"Bhagavan’s way does not create a war between the mind and the body. He does not make people sit down and fight the mind with closed eyes. Usually, when you sit in meditation, you are struggling to achieve something, fighting to gain control over the mind. Bhagavan did not advise us to engage in this kind of fight. He told us that there is no need to engage in a war against the mind, because mind does not have any real, fundamental existence. This mind, he said, is nothing but a shadow. He advised me to be continuously aware of the Self while I did the ordinary things of everyday life, and in my case, this was enough.

"If you understand the Self and be that Self, everything will appear to you as your own Self. No problems will ever come to you while you have this vision. Because you are all and all is the Self, choices about liking or disliking will not arise. If you put on green-tinted glasses, everything you see will appear to be green. If you adopt the vision of the Self, everything that is seen will be Self and Self alone.

"So these were Bhagavan’s teachings for me: ‘If you want to understand the Self, no formal sadhana is required. You are always the Self. Be aware of the Self while you are working. Convince yourself that you are the Self, and not the body or the mind, and always avoid the thought, "I am not the Self”.

"'Avoid thoughts that limit you, thoughts that make you believe that you are not the Self.'

"I once asked Bhagavan: ‘You are at the top of the hill. You have reached the summit of spiritual life, whereas I am still at the bottom of the hill. Please help me to reach the summit.’

"Bhagavan answered, ‘It will be enough if you give up the thought, "I am at the bottom of the hill”. If you can do this, there will be no difference between us. It is just your thoughts that are convincing you that I am at the top and you are at the bottom. If you can give up this difference, you will be fine.’

"'Don‘t adopt attitudes such as these that automatically assume that you are limited or inferior in any way.'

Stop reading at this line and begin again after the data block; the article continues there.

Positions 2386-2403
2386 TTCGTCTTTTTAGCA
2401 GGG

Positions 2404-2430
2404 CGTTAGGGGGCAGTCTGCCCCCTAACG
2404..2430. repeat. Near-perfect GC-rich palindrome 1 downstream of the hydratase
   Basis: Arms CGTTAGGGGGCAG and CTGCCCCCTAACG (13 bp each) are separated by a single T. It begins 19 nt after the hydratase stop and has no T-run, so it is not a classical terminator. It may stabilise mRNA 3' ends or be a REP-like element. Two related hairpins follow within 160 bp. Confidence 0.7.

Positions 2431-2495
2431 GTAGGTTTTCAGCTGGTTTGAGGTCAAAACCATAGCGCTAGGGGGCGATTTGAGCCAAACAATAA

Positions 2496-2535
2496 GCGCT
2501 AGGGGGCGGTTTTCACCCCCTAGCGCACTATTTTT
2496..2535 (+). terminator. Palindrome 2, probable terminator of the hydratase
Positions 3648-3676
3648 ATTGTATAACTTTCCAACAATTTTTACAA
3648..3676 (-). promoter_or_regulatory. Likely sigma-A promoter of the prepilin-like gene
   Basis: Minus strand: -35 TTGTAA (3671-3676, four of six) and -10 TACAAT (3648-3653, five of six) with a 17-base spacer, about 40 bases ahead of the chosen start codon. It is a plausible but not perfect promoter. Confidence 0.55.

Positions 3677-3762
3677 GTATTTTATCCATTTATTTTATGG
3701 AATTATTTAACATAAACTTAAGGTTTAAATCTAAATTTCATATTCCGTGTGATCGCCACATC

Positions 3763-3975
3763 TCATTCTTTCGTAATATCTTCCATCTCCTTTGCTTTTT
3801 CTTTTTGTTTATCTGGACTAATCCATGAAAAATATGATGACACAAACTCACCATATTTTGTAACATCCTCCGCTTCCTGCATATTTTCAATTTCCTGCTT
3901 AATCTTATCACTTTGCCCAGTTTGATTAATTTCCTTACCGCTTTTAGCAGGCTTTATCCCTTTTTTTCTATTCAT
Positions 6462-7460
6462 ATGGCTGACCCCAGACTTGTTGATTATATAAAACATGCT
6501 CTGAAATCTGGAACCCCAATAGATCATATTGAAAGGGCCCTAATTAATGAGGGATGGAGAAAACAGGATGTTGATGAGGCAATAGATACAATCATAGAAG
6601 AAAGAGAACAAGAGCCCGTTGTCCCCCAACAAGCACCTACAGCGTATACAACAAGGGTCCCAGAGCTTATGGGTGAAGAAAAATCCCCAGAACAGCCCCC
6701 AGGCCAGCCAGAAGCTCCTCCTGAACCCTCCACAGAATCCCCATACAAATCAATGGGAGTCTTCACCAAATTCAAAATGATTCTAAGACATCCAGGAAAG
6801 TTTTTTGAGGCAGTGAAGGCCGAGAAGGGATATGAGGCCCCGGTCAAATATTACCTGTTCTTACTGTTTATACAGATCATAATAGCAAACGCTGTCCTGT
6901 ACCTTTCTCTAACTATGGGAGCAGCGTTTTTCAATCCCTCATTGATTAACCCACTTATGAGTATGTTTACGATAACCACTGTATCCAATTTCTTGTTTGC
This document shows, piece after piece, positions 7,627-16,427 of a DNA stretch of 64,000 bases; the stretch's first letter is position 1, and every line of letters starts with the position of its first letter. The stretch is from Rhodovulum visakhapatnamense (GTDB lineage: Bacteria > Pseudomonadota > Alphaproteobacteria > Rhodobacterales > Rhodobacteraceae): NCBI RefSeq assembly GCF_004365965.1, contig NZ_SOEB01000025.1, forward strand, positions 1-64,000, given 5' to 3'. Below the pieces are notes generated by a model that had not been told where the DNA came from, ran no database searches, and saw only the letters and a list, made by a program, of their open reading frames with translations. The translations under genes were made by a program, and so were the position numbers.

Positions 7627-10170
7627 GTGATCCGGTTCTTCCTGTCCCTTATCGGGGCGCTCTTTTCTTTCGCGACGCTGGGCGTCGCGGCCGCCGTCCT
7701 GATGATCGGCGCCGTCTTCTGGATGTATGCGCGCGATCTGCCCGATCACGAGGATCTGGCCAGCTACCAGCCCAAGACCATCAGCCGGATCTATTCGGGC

"On another occasion I asked Bhagavan: ‘Nowadays, many people are crossing big oceans by plane in very short periods of time. I would like Bhagavan to find us a good device, a jnana airplane that can speedily transport us all to moksha.’

"This time Bhagavan replied, ‘We are both travelling in a jnana airplane, but you don’t understand this.’

"In his answers to me Bhagavan would never let me fall into the false belief that I was separate or different from him, or that I was a person with a mind and a body who needed to do something to reach some exalted spiritual state. Whenever I asked him questions that were based on assumptions such as these, he would show me the error that was implicit in the question and gently point me back to the truth, the Self. He would never allow me to entertain wrong ideas."

Question: "What other questions did Swamiji ask during his early days at Ramanasramam?"

Annamalai Swami: "When I first came to Bhagavan I used to ask questions about liberation. What is bondage? What is freedom? And so on.

"Muruganar, who was sitting next to me on one of these occasions, laughed and said, ‘This boy doesn’t even know what liberation is and what bondage is’.

"I think he was amused by the innocence of my enquiries. After I began serving Bhagavan, I listened very attentively to all the philosophical explanations that he gave. I also talked to Chadwick and other devotees about various aspects of Vedanta. I gradually absorbed the teachings until a point came where I could say that I had a good working knowledge of Bhagavan’s teachings and the various other systems that were being discussed in his presence.

"In one of his later songs Muruganar wrote about Bhagavan, ‘You make wise people of those who come to you in an ignorant state. This is the grace of Ramana.’

"I always felt that this was a reference to me.

"It wasn’t easy in the beginning. When I first came to the ashram, I was so forgetful I rarely remembered anything that Bhagavan said. Because I was so forgetful, I used to keep a paper and pencil and write down whatever Bhagavan was saying. I felt that my forgetfulness was a hindrance to absorbing Bhagavan’s teachings, so one day I approached him and said, ‘Bhagavan, my memory is very bad. Could you please bless me with a good one.’ Bhagavan looked into my eyes for a few minutes without saying anything. From that day on my memory became very clear and sharp, so much so, I gave up carrying my pencil and paper."